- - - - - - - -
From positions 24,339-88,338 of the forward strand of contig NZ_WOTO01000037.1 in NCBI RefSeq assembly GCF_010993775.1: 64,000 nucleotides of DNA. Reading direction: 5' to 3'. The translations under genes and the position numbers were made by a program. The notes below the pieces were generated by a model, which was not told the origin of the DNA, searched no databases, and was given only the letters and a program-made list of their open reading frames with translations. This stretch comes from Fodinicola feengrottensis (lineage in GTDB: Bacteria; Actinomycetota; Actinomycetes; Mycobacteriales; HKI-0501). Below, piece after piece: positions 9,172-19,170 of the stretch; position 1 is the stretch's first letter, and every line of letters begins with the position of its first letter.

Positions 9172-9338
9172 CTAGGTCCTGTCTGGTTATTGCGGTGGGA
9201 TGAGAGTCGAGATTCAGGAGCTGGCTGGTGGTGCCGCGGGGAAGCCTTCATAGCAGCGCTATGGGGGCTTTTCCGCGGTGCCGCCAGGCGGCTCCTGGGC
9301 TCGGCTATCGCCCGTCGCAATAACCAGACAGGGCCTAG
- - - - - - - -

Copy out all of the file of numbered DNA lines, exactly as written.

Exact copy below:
From positions 24,339-88,338 of the forward strand of contig NZ_WOTO01000037.1 in NCBI RefSeq assembly GCF_010993775.1: 64,000 nucleotides of DNA. Reading direction: 5' to 3'. The translations under genes and the position numbers were made by a program. The notes below the pieces were generated by a model, which was not told the origin of the DNA, searched no databases, and was given only the letters and a program-made list of their open reading frames with translations. This stretch comes from Fodinicola feengrottensis (lineage in GTDB: Bacteria; Actinomycetota; Actinomycetes; Mycobacteriales; HKI-0501). Below, piece after piece: positions 9,172-19,170 of the stretch; position 1 is the stretch's first letter, and every line of letters begins with the position of its first letter.

Positions 9172-9338
9172 CTAGGTCCTGTCTGGTTATTGCGGTGGGA
9201 TGAGAGTCGAGATTCAGGAGCTGGCTGGTGGTGCCGCGGGGAAGCCTTCATAGCAGCGCTATGGGGGCTTTTCCGCGGTGCCGCCAGGCGGCTCCTGGGC
9301 TCGGCTATCGCCCGTCGCAATAACCAGACAGGGCCTAG